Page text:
Act Hampering the Development of Australian Administrative Law?™ (2004) 15 Public
Law Review 202.
84 Re Minister for Immigration and Multicultural Affairs; Ex parte Lam (2003) 214 CLR 1 at
23“4 (McHugh and Gummow JJ); and NAIS v Minister for Immigration and Multicultural
and Indigenous Affairs (2005) 223 ALR 171 at [14]“[16] (Gummow J). Cf Combet v
Commonwealth [2005] HCA 61 at [4] (Gleeson CJ).
85 Re Minister for Immigration and Multicultural Affairs; Ex parte Applicant S20/2002
(2003) 198 ALR 59 at [161]“[170].
86 For example, Public Service Act 1999 (Cth) s10.
87 It appears that no one has even pleaded the point. The ˜values™ lists get a very occasional
mention in other contexts, such as the ˜public interest™ test in FOI; for example, McK-
innon v Secretary, Department of Treasury [2005] FCAFC 142 at [78]. See M Groves,
˜Ethics in Public Administration™, in C Finn (ed), Shaping Administrative Law for the
Next Generation (AIAL, Canberra, 2005) 60.
88 Lustig-Prean v United Kingdom (No 1) (2000) 29 EHRR 548, on appeal from R v Ministry
of Defence; Ex parte Smith [1996] QB 517. See Aronson, Dyer and Groves, n23 above,
336“8.
89 R v North and East Devon Health Authority; Ex parte Coughlan [2001] QB 213; R v
Secretary of State for Education and Employment; Ex parte Begbie [2000] 1 WLR 1115;
and R v East Sussex County Council; Ex parte Reprotech (Pebsham) Ltd [2003] 1 WLR
348.
455
NOTES


90 E v Secretary of State for the Home Department [2004] QB 1044.
91 Re Minister for Immigration and Multicultural and Indigenous Affairs; Ex parte Lam
(2003) 214 CLR 1 at 23, McHugh and Gummow JJ. But query the effect of ADJR™s
explicit ˜abuse of power™ ground in s5(2)(j).
92 (2005) 223 ALR 171.
93 ibid, [90] and [98].
94 ibid, [107].
95 Minister for Immigration and Multicultural Affairs v Yusuf (2001) 206 CLR 323 at 341and
372; Muin v Refugee Review Tribunal (2002) 190 ALR 601 at [169]; and Re Minister for
Immigration and Multicultural and Indigenous Affairs; Ex parte Applicants S134/2002
(2003) 211 CLR 441 at 460.
96 (2003) 204 ALR 55 at [45] (Gray and Downes JJ), [68] and [78] (Kenny J).
97 See also NAIS v Minister for Immigration and Multicultural and Indigenous Affairs (2005)
223 ALR 171 at [21] and [39], where Gummow J noted the ADJR™s relative generosity
to challengers complaining of bureaucratic delay.
98 Jadwan Pty Ltd v Secretary, Department of Health and Aged Care (2003) 145 FCR 1.



Chapter 22
1 G Brennan, ˜The Pursuit and Scope of Judicial Review™ in M Taggart (ed), Judicial
Review of Administrative Action in the 1980s: Problems and Prospects (Oxford University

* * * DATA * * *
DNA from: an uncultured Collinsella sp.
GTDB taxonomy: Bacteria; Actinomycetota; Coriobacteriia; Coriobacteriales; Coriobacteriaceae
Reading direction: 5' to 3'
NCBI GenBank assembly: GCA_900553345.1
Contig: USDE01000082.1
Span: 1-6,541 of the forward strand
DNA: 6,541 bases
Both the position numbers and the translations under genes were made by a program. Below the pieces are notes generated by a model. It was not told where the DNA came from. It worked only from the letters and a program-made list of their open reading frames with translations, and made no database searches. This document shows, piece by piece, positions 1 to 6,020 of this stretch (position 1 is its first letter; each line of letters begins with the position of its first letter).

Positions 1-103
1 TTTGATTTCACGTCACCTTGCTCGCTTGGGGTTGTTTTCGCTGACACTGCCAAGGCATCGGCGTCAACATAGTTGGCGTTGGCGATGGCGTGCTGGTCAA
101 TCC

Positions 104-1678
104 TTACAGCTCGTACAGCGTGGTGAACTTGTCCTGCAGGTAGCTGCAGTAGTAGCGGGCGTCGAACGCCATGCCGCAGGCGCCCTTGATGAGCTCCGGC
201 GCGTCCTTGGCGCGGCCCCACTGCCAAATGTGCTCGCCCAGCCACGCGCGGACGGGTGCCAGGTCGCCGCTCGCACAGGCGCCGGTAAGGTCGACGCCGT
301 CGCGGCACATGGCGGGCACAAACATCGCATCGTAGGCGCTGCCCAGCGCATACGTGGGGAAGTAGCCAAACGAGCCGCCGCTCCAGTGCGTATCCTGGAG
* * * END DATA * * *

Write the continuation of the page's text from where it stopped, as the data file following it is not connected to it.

Press, 1986) at 19.
2 Various other terms are used to denote this statutory device. They are discussed later
in the chapter.
3 See, for example, R v Gray; Ex parte Marsh 1985 157 CLR 351; and Fish and Ors v
Solution 6 Holdings Limited [2006] HCA 22.
4 For a recent review of issues raised by privative clauses, see Administrative Review
Council (ARC), The Scope of Judicial Review: Report to the Attorney General (ARC, Report
No 47, 2006).
5 See the discussion of the doctrine of jurisdictional error below, and to the discussion
of what constitutes an error of law in Chapter 21.
6 J Stone, Precedent and the Law: Dynamics of Common Law Growth (Butterworths, 1984),
ch 4. See also M Aronson, B Dyer and M Groves, Judicial Review of Administrative Action
(3rd edn, Law Book Company, 2004), 167; and TRS Allan, ˜Doctrine and Theory in
Administrative Law: An Elusive Quest for the Limits of Jurisdiction™ [2003] Public Law
429.
7 For a recent example, see the High Court™s ruling in Plaintiff S134 v Minister for Immi-
gration and Multicultural Affairs (2003) 211 CLR 441.
8 This is illustrated most starkly by the highly critical response from a number of senior
judges in the United Kingdom to a Bill which, if it had been enacted, would have
inserted a new, draconian privative clause into UK migration law. See, for instance:
J Steyn, ˜Speech to Inner Temple™ (speech delivered at the Inner Temple, London, 3
March 2004); H Woolf, ˜The Rule of Law and a Change in the Constitution™ (speech
delivered at the Squire Centenary Lecture, Cambridge University, 3 March 2004). This
issue is dealt with in detail in pp. 363“4 of this chapter.
9 J Steyn, ˜The Weakest and Least Dangerous Department of Government™ [1997] Public
Law 84 at 86.
10 See B Selway, ˜The Principle Behind Common Law Judicial Review of Administrative
Action: The Search Continues™ (2002) 30 Federal Law Review 217 at 222 and 235; P